I knew something was up when I confidently put in "Mount Everest" at 4D (Peak that's known as "the Great One") - confident, even though I had no idea if it was right (and it wasn't). It became clear quickly that something wasn't working out. Furthermore, the instructions indicated that there would be a phrase reading clockwise around the edges, and I didn't see how the words I was putting in (TEACH, PILLS) would fit into a phrase.
I got the idea at 15D: Catcher of some waves, where I had ADI____, and figured that had to start with [R]ADIO. The answers with the "projections" are symmetrically placed, with one extra at the start point, at the top central letter. It's always a challenge to figure out a clue when a letter is absent, but a fun one in this case. My favorite of the theme answers is DROPDOWNMEN[U], for the appropriateness of its direction.
And there's a nice payoff when you read the phrase around the edges: the added letters stick out like a SORE THUMB.
With so little in the way of actual theme, the puzzle is freed up to be a good one. It's almost like a 21 x 21 relatively easy themeless. This is best shown in the remarkably chunky middle section, where there the answers range from five to eight letters. SUHWEET was a fun surprise. COLOURS was clued nicely with the British ways of spelling gray and ocher. KELVINS is something we don't see often in the puzzle. 63D: Something you might get a kick out of? (KARATE) is a bit of a stretch from a cluing perspective. 66A: Gets harsher (HOARSENS) was not the kind of harsh I expected at first.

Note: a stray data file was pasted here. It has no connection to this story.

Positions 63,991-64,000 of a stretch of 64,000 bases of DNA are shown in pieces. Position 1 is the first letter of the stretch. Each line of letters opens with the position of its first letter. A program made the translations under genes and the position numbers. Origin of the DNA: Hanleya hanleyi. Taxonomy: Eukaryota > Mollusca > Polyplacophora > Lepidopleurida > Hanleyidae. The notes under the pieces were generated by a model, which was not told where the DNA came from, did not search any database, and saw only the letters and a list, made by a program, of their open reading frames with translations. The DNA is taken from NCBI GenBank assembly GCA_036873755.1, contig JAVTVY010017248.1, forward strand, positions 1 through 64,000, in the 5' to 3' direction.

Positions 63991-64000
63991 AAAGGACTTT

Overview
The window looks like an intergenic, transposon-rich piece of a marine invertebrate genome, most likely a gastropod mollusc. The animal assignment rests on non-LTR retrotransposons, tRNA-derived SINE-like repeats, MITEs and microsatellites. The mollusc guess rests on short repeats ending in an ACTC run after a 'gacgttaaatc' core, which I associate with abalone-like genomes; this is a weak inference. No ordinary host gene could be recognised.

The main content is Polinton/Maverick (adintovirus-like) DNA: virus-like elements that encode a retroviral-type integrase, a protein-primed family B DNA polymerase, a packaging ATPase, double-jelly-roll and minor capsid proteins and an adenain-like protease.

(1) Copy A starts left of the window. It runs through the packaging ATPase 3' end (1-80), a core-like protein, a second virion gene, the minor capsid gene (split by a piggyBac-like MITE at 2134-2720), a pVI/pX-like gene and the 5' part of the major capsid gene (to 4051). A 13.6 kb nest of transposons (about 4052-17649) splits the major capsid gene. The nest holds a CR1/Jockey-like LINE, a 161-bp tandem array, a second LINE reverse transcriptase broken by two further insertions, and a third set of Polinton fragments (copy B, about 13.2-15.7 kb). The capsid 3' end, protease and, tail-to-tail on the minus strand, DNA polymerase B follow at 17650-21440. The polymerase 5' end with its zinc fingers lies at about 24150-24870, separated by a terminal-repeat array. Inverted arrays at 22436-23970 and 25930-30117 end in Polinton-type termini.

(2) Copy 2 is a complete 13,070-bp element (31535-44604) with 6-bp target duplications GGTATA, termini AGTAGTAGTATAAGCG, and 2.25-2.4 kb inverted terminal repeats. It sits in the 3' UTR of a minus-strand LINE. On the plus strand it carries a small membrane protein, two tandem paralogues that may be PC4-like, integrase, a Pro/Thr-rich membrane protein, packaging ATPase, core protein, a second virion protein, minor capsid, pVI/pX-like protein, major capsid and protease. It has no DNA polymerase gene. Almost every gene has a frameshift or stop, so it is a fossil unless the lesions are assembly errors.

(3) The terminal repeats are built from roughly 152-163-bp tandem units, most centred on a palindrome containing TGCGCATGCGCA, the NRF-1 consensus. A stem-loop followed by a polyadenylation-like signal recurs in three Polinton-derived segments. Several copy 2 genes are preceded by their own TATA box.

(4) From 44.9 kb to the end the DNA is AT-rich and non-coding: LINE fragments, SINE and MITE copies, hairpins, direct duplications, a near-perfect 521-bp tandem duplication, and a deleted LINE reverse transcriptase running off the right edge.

There are a fair amount of long answers that weren't theme related. 76A: Hockey team with a patriotic name (MAPLELEAFS) plays on our America-centric thinking to trick us. 78A: Distraction for many an idle person (SMARTPHONE) is well done and modern. SEMIANNUAL, ITSNOWONDER and HIBERNATION are all good words.
My hardest cross was at 5D: Rare notes and 20A: Kurt Vonnegut's "Happy Birthday, ____ June". The latter was made more difficult by 7D: Further, where I had put AdD instead of AND. I finally figured that the notes in the first clue were bank notes (TWOS for two-dollar bills). WAdDA didn't make sense, so I got the N. The SE corner was filled with question-mark clues, but they weren't terribly difficult.
Well, it's the last day of May. I guess we can look forward to some TOMFOOLERY when Horace takes over again tomorrow.